5 Benefits of Taking a Walk After a Meal

Family of three walking in a neighborhood

Getty Images / MoMo Productions

After a satisfying meal with family and friends, if a little voice inside tells you it’s time to head out for a stroll, you may want to listen. Not only is a walk after eating a pleasant way to enjoy social connection with others, it also offers surprising benefits for your health. From improved digestion to better blood sugar management, a lap around the block (or further) might just be the perfect finishing touch to a meal.

Read on for five reasons to take a walk after breakfast, lunch, or dinner.

May Improve Digestion

The internal nudge you may feel toward getting up and out after a meal might be coming from your gut. Research shows that post-meal movement can actually help you better digest your food.

In a 2014 meta-analysis of 20 studies, walking was associated with faster gastric emptying (the rate at which the body moves food through the stomach).

Other, more recent, research has shown that physical activity can improve the symptoms of irritable bowel syndrome (IBS). According to a 2020 study, the severity of gastrointestinal symptoms in younger people with IBS was lessened when they took more steps in their day. (However, it's unclear whether they walked immediately following a meal.)

Though some people may experience indigestion from working up a sweat after eating, overall, physical activity appears to have a protective effect on colon cancer risks, and possibly some other diseases in the GI tract. More research is still needed.

May Help Reduce Blood Sugar Levels

People with diabetes or other blood sugar issues could especially benefit from stepping out after mealtimes. A post-meal walk may help steady your blood glucose.

In a small 2013 study, older adults with pre-diabetes experienced better glycemic control from walking after meals than from merely taking a morning walk.

Another study yielded equivalent results, finding that people with type 2 diabetes had better blood sugar measures when they walked after meals, compared to a single daily walk. The most dramatic improvements occurred when walking after dinner. Sounds like good reason to take a quick stroll before settling into more sedentary activities for the evening!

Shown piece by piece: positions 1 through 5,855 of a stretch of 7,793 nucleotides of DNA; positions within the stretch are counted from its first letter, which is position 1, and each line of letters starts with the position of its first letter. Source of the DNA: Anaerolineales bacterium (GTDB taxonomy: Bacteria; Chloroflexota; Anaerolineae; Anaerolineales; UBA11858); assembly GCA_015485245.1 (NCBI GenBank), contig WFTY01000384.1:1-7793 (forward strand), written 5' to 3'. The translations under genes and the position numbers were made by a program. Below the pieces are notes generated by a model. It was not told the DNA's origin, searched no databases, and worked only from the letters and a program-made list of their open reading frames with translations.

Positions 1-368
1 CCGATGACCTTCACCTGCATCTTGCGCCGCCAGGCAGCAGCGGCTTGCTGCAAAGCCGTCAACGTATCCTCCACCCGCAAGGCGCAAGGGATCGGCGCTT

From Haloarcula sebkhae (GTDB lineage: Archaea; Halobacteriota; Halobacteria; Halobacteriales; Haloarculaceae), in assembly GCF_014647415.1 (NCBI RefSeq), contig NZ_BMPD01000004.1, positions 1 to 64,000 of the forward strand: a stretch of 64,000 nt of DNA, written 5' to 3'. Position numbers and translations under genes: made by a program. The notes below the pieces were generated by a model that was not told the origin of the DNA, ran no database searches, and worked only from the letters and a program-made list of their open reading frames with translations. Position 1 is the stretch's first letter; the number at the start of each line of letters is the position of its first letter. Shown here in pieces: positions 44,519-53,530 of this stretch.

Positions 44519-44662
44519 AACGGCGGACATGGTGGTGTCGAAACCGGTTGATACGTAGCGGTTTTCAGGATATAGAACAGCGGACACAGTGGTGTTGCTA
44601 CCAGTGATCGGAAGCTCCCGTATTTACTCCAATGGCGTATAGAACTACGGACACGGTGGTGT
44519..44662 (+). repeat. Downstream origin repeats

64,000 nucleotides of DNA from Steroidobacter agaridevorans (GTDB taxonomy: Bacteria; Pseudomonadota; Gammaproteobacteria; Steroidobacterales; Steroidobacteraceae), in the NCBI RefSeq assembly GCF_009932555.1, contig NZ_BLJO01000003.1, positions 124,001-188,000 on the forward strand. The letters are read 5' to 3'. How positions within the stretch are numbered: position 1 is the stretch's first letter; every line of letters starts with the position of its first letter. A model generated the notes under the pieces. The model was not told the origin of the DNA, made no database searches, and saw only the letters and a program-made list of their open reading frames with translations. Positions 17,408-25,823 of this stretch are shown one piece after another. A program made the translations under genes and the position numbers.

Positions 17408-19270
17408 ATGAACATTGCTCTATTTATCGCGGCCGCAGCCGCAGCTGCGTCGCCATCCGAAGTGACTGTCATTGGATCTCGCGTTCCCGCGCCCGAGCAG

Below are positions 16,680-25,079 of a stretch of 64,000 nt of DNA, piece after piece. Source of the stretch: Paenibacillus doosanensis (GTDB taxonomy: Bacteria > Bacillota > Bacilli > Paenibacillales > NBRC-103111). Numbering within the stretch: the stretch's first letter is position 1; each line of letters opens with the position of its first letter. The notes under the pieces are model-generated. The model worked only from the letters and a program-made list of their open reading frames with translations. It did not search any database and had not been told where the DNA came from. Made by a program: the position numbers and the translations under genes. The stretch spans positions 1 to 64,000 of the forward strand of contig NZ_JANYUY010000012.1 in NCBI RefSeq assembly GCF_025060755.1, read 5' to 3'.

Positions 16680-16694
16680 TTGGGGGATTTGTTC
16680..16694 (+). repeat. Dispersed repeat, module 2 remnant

May Help Regulate Blood Pressure

You've probably heard that exercise is a helpful means of lowering blood pressure. What you may not have heard is that timing brief walks throughout the day (such as after meals) could offer even more results for hypertension than one longer bout of exercise.

According to a 2016 study, the accumulated effects of 10-minute bouts of physical activity significantly brought down diastolic blood pressure in people with pre-hypertension.

Mealtimes can serve as a convenient trigger for working in these shorter bouts of light exercise.

May Reduce Heart Disease Risk

As you work to bring down your blood pressure with after-meal walks, you'll do your body the additional favor of lowering your risk of heart disease. People who keep their blood pressure within healthy limits have less incidence of cardiovascular disease and stroke.

Since 47% of Americans have high blood pressure (and only one in four has it under control), we'd all do well to squeeze in a stroll after mealtimes.

May Lessen Bloating

Whether you suffer with bloating as a result of occasional overeating, food sensitivities, or irritable bowel syndrome, a walk could be just the thing to tame a distended tummy.